In reply to delicieuxz:

      Antivirus is a feature, so if you add more features then you’ll invalidate the name.

      Its easy to imagine Defender having Firewall, phishing, spyware, pua, app whitelisting and identity theft defences too. (If it doesn’t already I don’t care enough to google it.), so a general name is fine.

    • codymesh

      In reply to delicieuxz:

      Pretty sure Microsoft explicitly avoided "antivirus" in the name to avoid antitrust lawsuits

  5. ph-sth

    When CoreOS (or whatever it ends up being) comes along, if it really does move away from the Windows branding, this makes sense so that Defender can be installed on there without giving the game up ("ssh... it's sort of Windows but we're not letting on...")

  6. glenn8878

    It's a good sign if they can remove Windows from most other OS products. Windows only work for PCs. It doesn't work for mobile. But shouldn't they just do one word branding? "Defender" should be sufficient to describe the product.

  7. PeteB

    I'll keep disabling this garbage and ripping it out of the install ISO no matter how they try to rename/hide it.

    • jdunn0

      > I'll keep disabling this garbage and ripping it out of the install ISO no matter how they try to rename/hide it.

      Can you be more specific on what part of Windows Defender you don't like and which Windows version you are talking about? The features of Windows Defender vary from Windows 7 to Windows 10 in significant ways.

      In Windows 7, it referred to anti-virus only.

      In Windows 8 and 8.1, Windows Defender has anti-virus and anti-spyware.

      In Windows 10, Windows Defender is an umbrella name for many different security features such as anti-malware, Firewall (was called Windows Firewall previously), SmartScreen, Exploit Guard (CPU and Kernel protections) and more.

      It's the Windows 10 Windows Defender that this article is talking about.

      In Windows 10 version 1903, it seems to be called "Windows Security" instead of "Windows Defender" but according to this article that may change to "Microsoft Defender" in the next Windows 10 version.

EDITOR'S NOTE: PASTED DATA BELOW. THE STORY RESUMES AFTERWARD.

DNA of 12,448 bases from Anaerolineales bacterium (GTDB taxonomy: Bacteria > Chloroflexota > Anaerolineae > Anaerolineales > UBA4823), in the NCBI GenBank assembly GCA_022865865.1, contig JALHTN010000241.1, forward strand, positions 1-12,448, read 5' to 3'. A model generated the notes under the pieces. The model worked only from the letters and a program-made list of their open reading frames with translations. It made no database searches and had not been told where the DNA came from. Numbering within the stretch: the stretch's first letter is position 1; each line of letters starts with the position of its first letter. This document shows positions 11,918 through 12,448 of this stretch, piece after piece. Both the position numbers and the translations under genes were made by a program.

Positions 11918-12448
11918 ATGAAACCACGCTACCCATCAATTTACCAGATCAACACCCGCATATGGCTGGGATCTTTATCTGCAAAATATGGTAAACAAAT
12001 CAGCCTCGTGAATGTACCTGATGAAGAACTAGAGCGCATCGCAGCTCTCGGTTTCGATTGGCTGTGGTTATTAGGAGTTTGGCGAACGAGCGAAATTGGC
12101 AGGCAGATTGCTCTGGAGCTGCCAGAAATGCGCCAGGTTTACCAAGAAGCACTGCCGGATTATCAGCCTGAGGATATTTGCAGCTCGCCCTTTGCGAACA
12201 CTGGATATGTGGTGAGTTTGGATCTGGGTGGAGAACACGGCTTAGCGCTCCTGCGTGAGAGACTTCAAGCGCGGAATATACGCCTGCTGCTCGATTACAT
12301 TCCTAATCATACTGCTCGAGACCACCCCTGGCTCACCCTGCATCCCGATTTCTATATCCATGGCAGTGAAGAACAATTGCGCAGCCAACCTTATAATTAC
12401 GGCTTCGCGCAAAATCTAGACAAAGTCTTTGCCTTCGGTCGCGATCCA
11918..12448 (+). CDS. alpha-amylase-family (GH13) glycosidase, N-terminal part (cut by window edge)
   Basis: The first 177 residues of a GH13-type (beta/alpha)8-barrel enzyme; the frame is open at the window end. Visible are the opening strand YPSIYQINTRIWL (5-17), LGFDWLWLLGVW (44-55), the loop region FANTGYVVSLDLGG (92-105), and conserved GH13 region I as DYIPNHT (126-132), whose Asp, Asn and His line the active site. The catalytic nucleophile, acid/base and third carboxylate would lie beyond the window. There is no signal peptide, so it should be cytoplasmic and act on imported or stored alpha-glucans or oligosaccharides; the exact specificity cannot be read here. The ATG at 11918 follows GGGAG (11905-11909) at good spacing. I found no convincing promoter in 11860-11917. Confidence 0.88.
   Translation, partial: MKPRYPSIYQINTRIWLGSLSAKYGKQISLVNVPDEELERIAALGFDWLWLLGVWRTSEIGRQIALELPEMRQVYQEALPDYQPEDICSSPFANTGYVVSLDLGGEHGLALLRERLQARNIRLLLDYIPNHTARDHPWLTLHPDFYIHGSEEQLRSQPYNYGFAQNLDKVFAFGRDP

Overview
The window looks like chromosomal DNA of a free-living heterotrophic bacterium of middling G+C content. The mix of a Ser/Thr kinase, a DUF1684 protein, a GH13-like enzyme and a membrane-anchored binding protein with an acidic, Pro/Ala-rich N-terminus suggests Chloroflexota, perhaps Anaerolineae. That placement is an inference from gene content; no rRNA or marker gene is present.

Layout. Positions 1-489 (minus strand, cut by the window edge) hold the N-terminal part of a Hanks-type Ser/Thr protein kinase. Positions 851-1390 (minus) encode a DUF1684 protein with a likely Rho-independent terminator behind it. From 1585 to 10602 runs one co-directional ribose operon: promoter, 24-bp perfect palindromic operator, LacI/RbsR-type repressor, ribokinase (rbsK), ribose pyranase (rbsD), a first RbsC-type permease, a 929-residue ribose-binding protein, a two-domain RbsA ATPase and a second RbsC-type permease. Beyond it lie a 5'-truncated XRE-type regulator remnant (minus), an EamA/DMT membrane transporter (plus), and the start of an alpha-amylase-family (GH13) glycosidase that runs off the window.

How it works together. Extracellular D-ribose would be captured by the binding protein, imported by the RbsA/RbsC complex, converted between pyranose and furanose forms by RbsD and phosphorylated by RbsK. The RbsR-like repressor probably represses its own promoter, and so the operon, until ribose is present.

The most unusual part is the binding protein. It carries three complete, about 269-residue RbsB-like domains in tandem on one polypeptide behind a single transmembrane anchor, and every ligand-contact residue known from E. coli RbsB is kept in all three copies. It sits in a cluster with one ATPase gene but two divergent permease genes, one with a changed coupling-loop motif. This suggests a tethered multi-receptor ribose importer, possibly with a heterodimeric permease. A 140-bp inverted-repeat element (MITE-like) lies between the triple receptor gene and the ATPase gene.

Microsoft likes to re-brand their products a lot for some reason.

      Hotmail is a good example of this as it has gone though 4 re-brands to reach it's current name of

    • Steve Martin

      In reply to PeteB:

      It's not just a matter of preference, it's a matter of holding the OS vendors responsible for the security of their products. I've said that since the first anti-virus software appeared on microcomputers. Just like they should continue to patch their products for as long as they are supported.

      Third party antivirus software makers have a business case that relies on software with vulnerabilities. I don't find that to be a healthy situation.

    • jimchamplin

      In reply to PeteB:

      Stop using Windows from the evil universe. Here in reality, Defender is a well respected AV suite. I’ve never paid for AV and never will thanks to Defender.

      Edit: weird wording.

      • fbman

        In reply to jimchamplin:

        The combination of Malwarebtyes and Defender is one of the strongest security combinations for malware and viruses in the windows environment.

        The pay version of Malwarebtyes has auto-scan features.. its one of the few malware scanners that does not disable defender.. its actually designed to work with it.

        That is what I use.

    • solomonrex

      In reply to PeteB:

      Umm. That's really not a good idea. If you don't trust the platform vendor to secure it, then you really shouldn't trust any of the code.

  8. Tony Barrett

    Sounds to me like MS have a program to de-link any association with core app functionality from 'Windows'. It may just be a re-branding exercise (but why?), although I have a feeling this is more about eventually launching these products on other platforms under the 'Microsoft' name. Microsoft Defender for Android??? Possibly? It could also be about MS pushing Windows further down the stack internally, in prep for another OS launch at some point as they will, I'm sure, have yet another crack at mobile sometime...